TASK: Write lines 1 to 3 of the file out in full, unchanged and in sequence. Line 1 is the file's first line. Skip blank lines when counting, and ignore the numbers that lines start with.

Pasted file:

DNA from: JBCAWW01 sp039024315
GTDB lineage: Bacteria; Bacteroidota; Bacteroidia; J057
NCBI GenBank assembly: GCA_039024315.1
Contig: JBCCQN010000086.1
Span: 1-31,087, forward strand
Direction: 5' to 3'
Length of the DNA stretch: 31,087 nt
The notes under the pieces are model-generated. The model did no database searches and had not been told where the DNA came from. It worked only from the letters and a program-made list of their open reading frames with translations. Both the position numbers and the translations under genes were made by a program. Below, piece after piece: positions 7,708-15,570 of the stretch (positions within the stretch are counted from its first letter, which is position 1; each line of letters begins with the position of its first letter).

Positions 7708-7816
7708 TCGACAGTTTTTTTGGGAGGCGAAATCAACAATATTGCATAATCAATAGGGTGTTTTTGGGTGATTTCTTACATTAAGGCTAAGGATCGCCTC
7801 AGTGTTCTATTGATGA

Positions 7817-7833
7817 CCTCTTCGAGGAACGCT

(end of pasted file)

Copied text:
DNA from: JBCAWW01 sp039024315
GTDB lineage: Bacteria; Bacteroidota; Bacteroidia; J057
NCBI GenBank assembly: GCA_039024315.1